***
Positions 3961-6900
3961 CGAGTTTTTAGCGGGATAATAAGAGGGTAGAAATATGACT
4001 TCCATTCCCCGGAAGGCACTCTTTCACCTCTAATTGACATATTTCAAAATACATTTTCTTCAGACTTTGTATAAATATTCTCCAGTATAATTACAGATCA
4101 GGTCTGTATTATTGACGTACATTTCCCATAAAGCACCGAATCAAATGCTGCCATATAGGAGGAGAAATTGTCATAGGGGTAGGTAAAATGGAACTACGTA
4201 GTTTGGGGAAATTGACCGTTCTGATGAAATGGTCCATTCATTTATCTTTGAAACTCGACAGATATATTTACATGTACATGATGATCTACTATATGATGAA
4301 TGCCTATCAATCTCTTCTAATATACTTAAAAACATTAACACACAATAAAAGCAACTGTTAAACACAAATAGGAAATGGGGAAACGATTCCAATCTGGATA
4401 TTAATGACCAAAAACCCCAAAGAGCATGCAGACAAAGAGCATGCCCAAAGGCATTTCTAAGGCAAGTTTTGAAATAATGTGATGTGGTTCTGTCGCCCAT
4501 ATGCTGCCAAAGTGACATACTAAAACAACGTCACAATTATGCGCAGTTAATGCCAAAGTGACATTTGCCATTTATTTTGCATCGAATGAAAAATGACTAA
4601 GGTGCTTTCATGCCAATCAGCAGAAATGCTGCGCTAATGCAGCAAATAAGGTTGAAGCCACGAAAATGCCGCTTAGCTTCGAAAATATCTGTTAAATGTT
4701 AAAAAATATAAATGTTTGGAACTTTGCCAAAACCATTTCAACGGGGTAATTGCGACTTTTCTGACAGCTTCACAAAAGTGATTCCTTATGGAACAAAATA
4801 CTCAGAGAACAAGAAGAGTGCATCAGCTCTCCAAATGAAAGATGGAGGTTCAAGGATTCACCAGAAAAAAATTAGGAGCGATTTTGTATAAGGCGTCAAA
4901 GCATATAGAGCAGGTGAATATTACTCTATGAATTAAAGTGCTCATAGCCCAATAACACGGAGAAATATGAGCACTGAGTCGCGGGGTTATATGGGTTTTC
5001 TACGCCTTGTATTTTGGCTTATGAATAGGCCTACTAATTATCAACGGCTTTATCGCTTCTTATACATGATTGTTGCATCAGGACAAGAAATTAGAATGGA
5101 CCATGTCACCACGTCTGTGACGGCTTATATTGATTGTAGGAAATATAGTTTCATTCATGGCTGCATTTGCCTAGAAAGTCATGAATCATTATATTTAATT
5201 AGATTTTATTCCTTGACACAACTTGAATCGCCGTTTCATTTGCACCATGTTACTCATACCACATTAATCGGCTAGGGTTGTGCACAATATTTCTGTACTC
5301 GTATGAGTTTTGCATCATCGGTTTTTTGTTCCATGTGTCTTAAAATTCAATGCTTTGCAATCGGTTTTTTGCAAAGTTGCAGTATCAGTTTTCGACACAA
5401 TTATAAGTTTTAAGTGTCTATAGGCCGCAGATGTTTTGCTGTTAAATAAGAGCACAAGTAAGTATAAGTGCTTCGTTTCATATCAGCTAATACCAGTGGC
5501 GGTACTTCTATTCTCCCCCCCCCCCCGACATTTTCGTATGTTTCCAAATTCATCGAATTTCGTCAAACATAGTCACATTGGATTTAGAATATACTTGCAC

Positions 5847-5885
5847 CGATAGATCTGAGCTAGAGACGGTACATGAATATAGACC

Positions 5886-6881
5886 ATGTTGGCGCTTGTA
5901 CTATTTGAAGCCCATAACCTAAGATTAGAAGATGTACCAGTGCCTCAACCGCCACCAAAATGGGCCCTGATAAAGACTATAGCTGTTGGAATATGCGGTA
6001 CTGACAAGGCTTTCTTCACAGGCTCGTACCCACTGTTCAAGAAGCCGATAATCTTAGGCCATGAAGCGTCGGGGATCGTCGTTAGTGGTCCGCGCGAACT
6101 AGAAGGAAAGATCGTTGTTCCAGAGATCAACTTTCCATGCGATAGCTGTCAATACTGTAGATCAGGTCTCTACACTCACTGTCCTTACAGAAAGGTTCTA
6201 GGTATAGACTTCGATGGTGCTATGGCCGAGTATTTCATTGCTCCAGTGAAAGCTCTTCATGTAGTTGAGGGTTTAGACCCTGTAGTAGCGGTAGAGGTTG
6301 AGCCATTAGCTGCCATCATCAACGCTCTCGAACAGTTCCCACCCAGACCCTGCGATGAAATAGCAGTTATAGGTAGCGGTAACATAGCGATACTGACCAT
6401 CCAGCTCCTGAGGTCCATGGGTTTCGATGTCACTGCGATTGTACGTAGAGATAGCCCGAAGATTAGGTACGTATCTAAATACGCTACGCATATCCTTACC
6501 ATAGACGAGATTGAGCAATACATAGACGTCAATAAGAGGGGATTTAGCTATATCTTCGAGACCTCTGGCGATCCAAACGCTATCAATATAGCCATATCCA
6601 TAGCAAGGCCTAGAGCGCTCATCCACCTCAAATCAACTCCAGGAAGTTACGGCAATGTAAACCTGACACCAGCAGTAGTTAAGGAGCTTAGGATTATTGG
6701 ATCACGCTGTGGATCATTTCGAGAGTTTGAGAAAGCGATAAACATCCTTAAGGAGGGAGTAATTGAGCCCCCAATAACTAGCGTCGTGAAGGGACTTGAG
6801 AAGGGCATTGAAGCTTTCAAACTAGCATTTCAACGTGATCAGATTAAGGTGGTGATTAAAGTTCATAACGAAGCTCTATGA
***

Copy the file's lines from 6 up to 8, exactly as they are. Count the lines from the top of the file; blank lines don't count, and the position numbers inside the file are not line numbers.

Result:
4301 TGCCTATCAATCTCTTCTAATATACTTAAAAACATTAACACACAATAAAAGCAACTGTTAAACACAAATAGGAAATGGGGAAACGATTCCAATCTGGATA
4401 TTAATGACCAAAAACCCCAAAGAGCATGCAGACAAAGAGCATGCCCAAAGGCATTTCTAAGGCAAGTTTTGAAATAATGTGATGTGGTTCTGTCGCCCAT
4501 ATGCTGCCAAAGTGACATACTAAAACAACGTCACAATTATGCGCAGTTAATGCCAAAGTGACATTTGCCATTTATTTTGCATCGAATGAAAAATGACTAA